Please use this identifier to cite or link to this item: http://hdl.handle.net/2440/119925
Type: Thesis
Title: Ancient and Contemporary Analyses of the Impact of the Agricultural Transition on the Human Oral Microbiome
Author: Abdul-Aziz, Muslihudeen Abdul-Razaq
Issue Date: 2018
School/Discipline: School of Biological Sciences : Australian Centre for Ancient DNA
Abstract: Communities of bacteria inhabit different parts of the human body and influence human metabolic, immune and even nervous systems, playing key roles in human health and disease. This microbial world and its genomes were recently discovered and was termed the "microbiome”. Recent research suggests that human cultural changes such as the human transition to agriculture and the subsequent Industrial revolution changed the human microbiome. These changes may underpin many modern metabolic diseases, such as diabetes and heart disease, and explain why modern metabolic disease is more prevalent in humans not currently living a hunter-gatherer lifestyle. However, limited geographical sampling has resulted in an incomplete understanding of the impact of these human cultural changes on the microbiome. Expanding sampling to lesser-studied locations, such as Africa and the Near East has the potential to improve our understanding of the roles that microbiota play in our health. In this thesis, I obtain ancient DNA from calcified dental plaque (calculus) to describe the first oral microbiomes from ancient Near Eastern individuals over a 7000-year span. This ground-breaking data allowed me to explore the impact of agriculture at the earliest sites of agriculture in ancient Egypt and the Levant. First, I explore how research into the nascent field of microbiome has evolved over the past two decades and how microbiome research may be influenced by new interactions between the human genome and microbiome. Second, I examine the impact of widely used and novel ancient DNA extraction and library preparation methods on microbiome composition and assess methods that could allow future researchers to obtain higher yields of ancient DNA from dental calculus samples from poorly preserved samples. Third, I use ancient and historic shotgun oral metagenomes obtained from dental calculus remains of individuals from Africa, the Near East and Asia to explore the oral microbiome of ancient hunter-gatherers and agriculturalists to examine how the transition to agriculture could have impacted modern health. I also compare these individuals with those from Europe, which are better studied, to reveal the impact of environment and diet on the microbiome. While I find few significant differences between ancient hunter- gatherers and agriculturalists in the composition of species present within ancient oral microbiomes, the largest difference observed was in functions present within the two groups. This suggests that diet may drive functional differences in oral microbiomes between ancient hunter-gatherers and agriculturalists, while composition may be influenced by other factors, such as microbial ecology in the oral cavity, host genetics, oral hygiene, and environment. Finally, using saliva samples, I examine differences in the oral microbiomes of two contemporary African populations with different sustenance strategies (hunter-gatherers and farmers) living in close proximity in Central Africa and compare them to other westernised and non-westernised populations. My results show that Industrialisation results in lower oral microbial diversity and an increase in potentially oral disease-causing bacteria. This suggests non-Industrialised individuals likely had a balance between beneficial bacteria and disease-causing bacteria in their mouths, while microbiota from Industrialised individuals may be in a state of imbalance, with the presence of certain specific disease-causing bacteria shifting the overall community composition to a state of disease. These results will be of great value to our understanding of how disease, changes in human diet, and environment impact our oral microbiome, while further enriching our understanding of human prehistory.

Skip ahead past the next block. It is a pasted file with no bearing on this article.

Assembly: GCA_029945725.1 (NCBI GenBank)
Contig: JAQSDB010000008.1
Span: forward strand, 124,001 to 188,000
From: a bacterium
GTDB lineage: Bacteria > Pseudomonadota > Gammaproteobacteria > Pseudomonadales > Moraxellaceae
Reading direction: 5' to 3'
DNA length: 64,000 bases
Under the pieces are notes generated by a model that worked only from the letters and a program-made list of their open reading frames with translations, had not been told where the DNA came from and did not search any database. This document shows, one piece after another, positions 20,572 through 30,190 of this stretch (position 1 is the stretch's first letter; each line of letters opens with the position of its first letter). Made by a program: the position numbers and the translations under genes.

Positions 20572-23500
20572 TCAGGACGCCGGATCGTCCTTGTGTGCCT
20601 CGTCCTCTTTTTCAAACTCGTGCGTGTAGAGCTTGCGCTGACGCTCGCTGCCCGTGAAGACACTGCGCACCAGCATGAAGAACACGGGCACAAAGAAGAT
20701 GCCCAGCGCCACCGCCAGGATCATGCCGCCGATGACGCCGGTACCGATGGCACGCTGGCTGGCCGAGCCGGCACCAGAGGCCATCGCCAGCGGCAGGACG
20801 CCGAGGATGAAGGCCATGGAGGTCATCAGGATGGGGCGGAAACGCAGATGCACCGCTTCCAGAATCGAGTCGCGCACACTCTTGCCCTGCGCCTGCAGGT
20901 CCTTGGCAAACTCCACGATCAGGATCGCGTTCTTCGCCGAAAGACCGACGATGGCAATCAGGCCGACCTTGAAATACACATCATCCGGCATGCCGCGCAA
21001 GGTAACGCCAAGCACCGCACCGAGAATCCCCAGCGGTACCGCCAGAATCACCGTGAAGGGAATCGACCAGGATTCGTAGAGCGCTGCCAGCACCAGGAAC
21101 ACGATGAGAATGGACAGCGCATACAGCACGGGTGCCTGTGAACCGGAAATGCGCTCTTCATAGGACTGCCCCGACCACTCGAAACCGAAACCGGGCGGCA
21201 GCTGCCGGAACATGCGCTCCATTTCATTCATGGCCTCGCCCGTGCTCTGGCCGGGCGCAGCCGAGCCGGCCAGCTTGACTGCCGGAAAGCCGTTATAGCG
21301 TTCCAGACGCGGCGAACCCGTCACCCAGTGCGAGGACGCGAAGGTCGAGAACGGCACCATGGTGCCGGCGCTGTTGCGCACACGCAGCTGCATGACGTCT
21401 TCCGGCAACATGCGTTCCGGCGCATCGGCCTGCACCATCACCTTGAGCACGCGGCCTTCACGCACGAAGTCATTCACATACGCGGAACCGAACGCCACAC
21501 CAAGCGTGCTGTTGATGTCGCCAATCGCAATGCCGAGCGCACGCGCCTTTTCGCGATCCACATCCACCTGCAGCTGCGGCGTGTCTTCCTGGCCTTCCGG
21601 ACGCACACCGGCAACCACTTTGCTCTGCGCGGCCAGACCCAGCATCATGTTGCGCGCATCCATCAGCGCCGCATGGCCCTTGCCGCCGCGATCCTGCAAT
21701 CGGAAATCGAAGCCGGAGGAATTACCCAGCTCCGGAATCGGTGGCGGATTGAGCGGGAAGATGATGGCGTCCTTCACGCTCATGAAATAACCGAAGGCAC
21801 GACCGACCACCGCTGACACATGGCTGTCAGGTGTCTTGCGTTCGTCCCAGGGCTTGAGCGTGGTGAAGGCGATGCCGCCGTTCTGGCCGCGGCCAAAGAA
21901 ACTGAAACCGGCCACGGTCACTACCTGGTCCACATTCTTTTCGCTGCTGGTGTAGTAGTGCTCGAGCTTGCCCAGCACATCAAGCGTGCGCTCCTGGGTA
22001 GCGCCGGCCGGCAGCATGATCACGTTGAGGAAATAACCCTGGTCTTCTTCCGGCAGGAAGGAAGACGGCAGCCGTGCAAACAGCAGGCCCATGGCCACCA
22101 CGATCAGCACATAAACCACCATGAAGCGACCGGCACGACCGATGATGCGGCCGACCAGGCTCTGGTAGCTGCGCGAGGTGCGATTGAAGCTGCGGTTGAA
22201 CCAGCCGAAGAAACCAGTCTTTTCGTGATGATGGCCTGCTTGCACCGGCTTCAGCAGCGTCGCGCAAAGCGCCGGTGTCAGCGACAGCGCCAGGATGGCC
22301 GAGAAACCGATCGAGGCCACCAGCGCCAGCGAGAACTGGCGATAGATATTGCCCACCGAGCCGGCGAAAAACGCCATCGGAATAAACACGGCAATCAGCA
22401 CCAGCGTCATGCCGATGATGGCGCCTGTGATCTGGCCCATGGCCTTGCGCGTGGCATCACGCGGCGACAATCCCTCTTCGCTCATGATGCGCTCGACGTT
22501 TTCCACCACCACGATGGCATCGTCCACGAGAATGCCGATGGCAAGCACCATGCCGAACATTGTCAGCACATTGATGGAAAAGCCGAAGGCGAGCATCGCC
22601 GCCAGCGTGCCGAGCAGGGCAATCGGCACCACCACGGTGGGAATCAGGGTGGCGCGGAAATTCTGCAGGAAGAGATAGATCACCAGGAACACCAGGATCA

Advisor: Weyrich, Laura S.
Cooper, Alan
Haak, Wolfgang
Dissertation Note: Thesis (Ph.D.) -- University of Adelaide, School of Biological Sciences, 2018
Keywords: Microbiome
oral microbiome
dental calculus
ancient DNA
DNA extraction
library preparation
diet
hunter-gatherer
agriculture
salivary
industrial revolution
oral health
Provenance: This electronic version is made publicly available by the University of Adelaide in accordance with its open access policy for student theses. Copyright in this thesis remains with the author. This thesis may incorporate third party material which has been used by the author pursuant to Fair Dealing exceptions. If you are the owner of any included third party copyright material you wish to be removed from this electronic version, please complete the take down form located at: http://www.adelaide.edu.au/legals
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